An article by William T. Eubanks in the March 2010 issue of APA's Planning magazine describes how his firm used a slow patch to visit a variety of small towns to document their street dimensions. In this way, urban edge studio built a case study library that gives specific designs and dimensions for great streets and public places.
Although the focus of their work is in the South, we face many of the same issues here in the North:
". . . the most useful result of this experience is our realization that most towns are currently set up for failure. Many towns have wonderful, successful downtowns that possess character, charm, and a true sense of place. They have good human scale, are walkable, and are truly memorable. They also have, at their fringes (and sometimes along the exact same streets), the worst kind of placeless, scaleless, auto-mobile-dominated sprawl that one could possibly imagine. . . "Why?". . . One answer lies in existing ordinances. Almost without exception the compact, urban, walkable downtown areas we admire are now illegal. They simply can't be replicated under the current regulations."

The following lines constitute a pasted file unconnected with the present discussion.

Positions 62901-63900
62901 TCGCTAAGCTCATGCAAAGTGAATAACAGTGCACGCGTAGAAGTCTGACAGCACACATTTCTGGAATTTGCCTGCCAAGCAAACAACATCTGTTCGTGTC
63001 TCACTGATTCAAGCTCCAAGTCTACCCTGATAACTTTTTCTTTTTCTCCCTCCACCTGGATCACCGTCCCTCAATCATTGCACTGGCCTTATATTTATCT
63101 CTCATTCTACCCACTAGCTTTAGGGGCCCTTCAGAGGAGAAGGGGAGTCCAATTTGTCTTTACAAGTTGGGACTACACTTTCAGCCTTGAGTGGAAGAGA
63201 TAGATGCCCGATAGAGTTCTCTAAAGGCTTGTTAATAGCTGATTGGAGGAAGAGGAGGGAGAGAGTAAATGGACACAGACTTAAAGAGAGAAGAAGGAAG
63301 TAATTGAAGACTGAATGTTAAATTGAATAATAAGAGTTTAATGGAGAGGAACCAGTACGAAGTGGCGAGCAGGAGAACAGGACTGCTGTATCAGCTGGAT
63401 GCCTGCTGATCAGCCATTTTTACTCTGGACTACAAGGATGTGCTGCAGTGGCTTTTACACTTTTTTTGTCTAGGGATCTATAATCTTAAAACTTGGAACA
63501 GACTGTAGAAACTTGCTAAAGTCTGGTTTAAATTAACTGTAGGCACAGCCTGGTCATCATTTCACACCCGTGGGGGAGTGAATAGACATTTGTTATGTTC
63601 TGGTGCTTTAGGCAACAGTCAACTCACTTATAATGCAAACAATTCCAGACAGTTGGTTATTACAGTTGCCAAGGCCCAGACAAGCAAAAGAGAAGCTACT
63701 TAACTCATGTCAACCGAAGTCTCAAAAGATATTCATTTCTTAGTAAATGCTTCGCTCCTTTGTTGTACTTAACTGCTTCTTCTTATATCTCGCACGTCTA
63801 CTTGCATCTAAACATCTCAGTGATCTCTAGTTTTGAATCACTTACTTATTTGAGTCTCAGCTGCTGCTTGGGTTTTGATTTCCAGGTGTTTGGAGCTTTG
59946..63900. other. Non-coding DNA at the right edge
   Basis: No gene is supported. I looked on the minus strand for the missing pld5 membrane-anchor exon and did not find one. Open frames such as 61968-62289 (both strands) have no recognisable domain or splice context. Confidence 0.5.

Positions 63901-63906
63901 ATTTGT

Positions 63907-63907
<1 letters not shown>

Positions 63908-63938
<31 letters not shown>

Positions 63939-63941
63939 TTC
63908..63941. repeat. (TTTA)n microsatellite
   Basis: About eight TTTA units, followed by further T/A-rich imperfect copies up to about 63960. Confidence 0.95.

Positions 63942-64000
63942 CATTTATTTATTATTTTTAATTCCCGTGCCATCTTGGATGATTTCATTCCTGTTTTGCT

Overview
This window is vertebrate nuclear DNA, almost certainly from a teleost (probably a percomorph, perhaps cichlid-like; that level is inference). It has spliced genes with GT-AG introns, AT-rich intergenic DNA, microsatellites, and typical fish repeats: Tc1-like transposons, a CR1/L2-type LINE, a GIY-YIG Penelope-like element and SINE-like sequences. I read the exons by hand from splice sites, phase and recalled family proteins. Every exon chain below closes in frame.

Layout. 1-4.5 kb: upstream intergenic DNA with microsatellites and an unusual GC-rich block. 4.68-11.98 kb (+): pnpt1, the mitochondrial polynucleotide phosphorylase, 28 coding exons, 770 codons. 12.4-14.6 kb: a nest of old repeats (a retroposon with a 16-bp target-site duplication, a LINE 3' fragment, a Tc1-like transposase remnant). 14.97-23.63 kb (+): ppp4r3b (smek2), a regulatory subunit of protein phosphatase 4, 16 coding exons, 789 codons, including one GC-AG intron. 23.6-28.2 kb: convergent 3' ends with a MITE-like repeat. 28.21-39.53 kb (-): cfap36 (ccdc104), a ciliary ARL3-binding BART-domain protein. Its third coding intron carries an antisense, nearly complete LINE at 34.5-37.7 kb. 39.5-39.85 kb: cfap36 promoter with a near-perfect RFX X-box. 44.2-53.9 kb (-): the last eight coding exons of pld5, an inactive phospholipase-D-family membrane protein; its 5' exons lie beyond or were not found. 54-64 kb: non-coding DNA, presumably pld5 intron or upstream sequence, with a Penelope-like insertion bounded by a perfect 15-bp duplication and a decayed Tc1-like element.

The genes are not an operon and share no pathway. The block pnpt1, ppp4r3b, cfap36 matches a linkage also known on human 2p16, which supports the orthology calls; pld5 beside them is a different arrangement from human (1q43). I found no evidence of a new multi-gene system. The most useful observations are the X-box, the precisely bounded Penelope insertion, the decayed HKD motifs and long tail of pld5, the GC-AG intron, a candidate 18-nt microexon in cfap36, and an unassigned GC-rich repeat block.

To see the full article and learn more about urban edge studio and the "small towns project, go to www.urban-edge-studio.com.
(Forgive no hyperlink here - my blog program seems to be in a funk.)